COLUMBIA – Most of them never met him.
They'd never seen him before, wouldn't have recognized him if they passed him on the street, and certainly couldn't know that members of his family saw him as a modern-day cowboy.
Most had never heard his name before. All they knew was that he was a firefighter. All they knew was that he died because he was trying to save their lives.
But they gathered Saturday evening near the spot where he was fatally injured to honor him. The residents of University Village and members of the community banded together in the cold, holding flowers and candles that flickered in the wind.
Why were they out there?
"Community," Dorothy Atuhura, a University Village resident, answered. "Someone has given to the community; we ought to give to them."
Lt. Bruce Britt of the Columbia Fire Department died Saturday morning because of injuries he sustained while trying to evacuate residents from the MU-run apartment complex when part of the complex's balcony walkway collapsed. Britt was trapped under the concrete debris when more of the balcony gave way.
"He dedicated his life to save our lives," said Ibrahem Jasim, the resident manager of University Village who organized the vigil. He sent an email to residents earlier on Saturday inviting them to light candles and express their grief over Britt's death.
About 70 people — mostly students and residents of the complex — gathered outside building 707, where the walkway collapsed early Saturday morning. Candles were lit and silently passed among members of the group, who huddled around a picnic table and helped keep one another's candles burning in the sharp February wind.
"I'm very pleased to see this sort of student-generated memorial," said MU Chancellor R. Bowen Loftin, who was also in attendance. "It's both heartbreaking and heartwarming."
Britt was a 23-year veteran of the Fire Department. There hasn't been a Columbia firefighter killed in the line of duty since before Britt joined the force.
The last time a Columbia firefighter died while trying to save others was in 1986, according to Steven Sapp, a former spokesman for the Columbia Fire Department.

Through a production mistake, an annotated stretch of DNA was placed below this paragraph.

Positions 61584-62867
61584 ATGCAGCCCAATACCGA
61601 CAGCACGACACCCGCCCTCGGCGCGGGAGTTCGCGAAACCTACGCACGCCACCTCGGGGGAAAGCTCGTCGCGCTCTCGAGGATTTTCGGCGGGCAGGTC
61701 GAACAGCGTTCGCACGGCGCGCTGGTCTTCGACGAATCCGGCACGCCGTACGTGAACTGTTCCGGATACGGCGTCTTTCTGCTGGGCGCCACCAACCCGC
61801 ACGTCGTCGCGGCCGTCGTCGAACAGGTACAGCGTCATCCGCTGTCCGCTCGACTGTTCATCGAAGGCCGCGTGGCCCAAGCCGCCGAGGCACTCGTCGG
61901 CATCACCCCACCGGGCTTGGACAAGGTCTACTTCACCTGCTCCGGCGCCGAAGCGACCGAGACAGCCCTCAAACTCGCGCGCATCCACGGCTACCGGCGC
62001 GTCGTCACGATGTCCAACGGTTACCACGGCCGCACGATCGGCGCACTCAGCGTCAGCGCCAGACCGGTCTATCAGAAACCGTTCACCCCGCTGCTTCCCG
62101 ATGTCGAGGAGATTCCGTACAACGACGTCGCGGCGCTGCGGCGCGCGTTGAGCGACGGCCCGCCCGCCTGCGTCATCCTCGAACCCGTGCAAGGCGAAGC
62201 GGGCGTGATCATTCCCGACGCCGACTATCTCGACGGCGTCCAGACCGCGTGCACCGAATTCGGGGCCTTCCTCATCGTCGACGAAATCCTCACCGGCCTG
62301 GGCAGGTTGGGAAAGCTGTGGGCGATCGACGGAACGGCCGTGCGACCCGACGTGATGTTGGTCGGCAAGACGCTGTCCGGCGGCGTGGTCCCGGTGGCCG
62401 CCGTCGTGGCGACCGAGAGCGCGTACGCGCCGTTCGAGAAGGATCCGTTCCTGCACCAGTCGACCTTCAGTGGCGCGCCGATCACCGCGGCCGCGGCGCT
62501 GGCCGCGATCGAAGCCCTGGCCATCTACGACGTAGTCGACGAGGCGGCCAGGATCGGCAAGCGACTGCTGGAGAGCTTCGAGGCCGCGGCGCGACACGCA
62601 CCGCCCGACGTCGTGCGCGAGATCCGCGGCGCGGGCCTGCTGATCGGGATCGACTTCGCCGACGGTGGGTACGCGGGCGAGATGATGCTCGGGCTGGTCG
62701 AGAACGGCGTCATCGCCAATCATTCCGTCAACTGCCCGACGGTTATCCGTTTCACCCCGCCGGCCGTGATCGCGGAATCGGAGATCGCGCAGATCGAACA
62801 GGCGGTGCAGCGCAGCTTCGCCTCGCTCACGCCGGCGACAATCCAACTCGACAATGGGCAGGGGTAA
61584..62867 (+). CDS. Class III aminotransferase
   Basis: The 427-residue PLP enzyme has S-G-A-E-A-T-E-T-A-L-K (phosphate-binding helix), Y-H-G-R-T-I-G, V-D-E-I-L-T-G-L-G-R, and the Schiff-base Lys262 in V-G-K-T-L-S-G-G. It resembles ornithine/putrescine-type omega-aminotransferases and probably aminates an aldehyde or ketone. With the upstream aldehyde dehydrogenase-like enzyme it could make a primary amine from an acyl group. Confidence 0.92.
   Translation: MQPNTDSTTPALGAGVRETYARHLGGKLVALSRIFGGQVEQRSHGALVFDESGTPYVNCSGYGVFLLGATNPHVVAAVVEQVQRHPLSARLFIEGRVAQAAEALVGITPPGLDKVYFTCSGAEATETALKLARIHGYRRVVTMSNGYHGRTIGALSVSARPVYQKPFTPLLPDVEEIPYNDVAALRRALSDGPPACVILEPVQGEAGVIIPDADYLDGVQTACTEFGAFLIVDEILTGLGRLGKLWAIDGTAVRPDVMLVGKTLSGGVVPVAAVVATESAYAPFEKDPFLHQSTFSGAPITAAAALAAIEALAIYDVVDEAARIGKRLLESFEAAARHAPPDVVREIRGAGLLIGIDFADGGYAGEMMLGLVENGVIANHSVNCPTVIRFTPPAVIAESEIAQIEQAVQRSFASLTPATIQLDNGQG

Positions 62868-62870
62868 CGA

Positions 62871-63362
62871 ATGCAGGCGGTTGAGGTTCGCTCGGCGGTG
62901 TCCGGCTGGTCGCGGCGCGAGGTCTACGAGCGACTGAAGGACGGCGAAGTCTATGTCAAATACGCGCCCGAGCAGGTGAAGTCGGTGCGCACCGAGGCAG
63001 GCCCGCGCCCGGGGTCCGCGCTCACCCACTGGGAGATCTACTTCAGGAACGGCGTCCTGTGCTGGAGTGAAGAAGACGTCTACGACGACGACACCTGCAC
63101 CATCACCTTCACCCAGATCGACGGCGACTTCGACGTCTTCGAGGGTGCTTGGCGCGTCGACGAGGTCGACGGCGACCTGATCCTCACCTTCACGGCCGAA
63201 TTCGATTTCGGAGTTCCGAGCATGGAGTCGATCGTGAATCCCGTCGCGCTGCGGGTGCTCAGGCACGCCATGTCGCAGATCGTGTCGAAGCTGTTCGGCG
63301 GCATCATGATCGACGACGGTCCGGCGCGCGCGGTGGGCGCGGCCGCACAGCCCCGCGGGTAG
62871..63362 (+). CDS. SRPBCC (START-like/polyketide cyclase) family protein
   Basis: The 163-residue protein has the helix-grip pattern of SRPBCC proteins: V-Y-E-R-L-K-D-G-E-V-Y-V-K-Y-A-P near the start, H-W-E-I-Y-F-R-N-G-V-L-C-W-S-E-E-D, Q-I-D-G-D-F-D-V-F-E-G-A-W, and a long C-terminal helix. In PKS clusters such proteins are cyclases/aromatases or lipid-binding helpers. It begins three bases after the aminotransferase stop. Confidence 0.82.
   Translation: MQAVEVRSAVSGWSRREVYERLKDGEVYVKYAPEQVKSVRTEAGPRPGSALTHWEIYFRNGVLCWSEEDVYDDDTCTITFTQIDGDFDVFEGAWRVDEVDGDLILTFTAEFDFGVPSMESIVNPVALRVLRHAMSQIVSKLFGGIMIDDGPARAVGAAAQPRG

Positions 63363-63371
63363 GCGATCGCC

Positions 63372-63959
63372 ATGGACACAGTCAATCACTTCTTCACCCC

In response to Britt's death, civic and community leaders marked his passing and expressed condolences to his friends and family.
"The City of Columbia family is devastated by this tragic loss of one of our own," City Manager Mike Matthes said in a statement released Saturday. "As an organization and as individuals, we will do everything we can to support the Britt family, the men and women of the Columbia Fire Department and employees who mourn for Lieutenant Britt."
Mayor Bob McDavid reached out to mourners on behalf of the city of Columbia, saying the City Council extends its "deepest sorrow and condolences" to Britt's family.
"This is a family matter," Loftin said at a press conference Saturday. "A family of a man, a family of a firefighting department and a family of an entire community."
Britt is being memorialized — by these officials and the mourners gathered at University Village — as someone who was willing to sacrifice himself for others.
This was the side of Britt his family was accustomed to. But they also saw beyond the rough exterior and heavy jacket of a firefighter. He was a modern-day John Wayne, his daughter Katlyn Garrett said. He'd always dress in a cowboy hat and Western attire when he wasn't in his Fire Department uniform.
"Tough on the outside but caring on the inside," Garrett called him.
"In the end, he gave it all for someone he didn't know," she said.
Supervising editor is Edward Hart.